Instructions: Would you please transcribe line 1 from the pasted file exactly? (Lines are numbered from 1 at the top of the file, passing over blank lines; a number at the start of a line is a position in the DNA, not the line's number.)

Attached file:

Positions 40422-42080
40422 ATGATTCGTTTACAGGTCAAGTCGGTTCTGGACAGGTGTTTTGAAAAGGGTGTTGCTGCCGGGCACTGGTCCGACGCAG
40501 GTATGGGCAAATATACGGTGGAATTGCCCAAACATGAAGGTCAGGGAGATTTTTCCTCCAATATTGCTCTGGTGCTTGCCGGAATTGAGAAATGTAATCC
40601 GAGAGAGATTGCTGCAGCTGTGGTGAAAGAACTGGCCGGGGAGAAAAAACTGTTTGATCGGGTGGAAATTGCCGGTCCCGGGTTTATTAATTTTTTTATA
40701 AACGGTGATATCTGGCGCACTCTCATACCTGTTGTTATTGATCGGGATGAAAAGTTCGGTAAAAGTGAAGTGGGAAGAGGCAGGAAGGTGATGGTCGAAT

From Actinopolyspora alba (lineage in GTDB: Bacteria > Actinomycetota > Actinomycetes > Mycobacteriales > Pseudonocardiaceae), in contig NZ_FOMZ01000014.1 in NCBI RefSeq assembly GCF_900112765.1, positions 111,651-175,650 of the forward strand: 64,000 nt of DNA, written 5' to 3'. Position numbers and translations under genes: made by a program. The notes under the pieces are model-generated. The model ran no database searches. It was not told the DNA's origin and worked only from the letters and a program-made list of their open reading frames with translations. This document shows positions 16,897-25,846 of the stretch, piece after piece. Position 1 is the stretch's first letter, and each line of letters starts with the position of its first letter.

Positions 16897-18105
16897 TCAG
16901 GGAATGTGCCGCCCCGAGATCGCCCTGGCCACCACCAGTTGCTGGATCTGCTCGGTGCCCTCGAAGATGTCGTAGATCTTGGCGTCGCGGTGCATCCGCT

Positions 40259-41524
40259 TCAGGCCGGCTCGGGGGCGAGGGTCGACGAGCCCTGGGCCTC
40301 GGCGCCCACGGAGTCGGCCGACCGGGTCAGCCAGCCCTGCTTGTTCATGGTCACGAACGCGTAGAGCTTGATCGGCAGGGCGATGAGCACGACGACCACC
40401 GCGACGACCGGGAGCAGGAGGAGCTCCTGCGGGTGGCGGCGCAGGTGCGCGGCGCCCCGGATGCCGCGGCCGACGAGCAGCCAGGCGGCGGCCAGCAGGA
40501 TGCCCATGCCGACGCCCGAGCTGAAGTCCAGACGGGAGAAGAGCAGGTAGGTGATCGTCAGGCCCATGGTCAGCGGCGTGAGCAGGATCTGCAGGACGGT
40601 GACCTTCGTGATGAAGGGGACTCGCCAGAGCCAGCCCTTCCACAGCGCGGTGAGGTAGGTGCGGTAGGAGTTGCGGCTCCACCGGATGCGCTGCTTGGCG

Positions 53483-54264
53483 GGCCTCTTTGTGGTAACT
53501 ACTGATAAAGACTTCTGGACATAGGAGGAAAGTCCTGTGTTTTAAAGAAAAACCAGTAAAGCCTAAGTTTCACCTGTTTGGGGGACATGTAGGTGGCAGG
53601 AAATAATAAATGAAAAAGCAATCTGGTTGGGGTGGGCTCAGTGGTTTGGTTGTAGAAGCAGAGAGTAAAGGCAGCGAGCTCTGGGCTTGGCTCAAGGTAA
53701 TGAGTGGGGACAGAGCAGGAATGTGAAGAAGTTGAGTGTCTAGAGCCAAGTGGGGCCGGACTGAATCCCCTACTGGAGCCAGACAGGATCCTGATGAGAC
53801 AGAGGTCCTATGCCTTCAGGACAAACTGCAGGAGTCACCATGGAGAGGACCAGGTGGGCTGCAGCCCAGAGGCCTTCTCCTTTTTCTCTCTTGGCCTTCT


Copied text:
Positions 40422-42080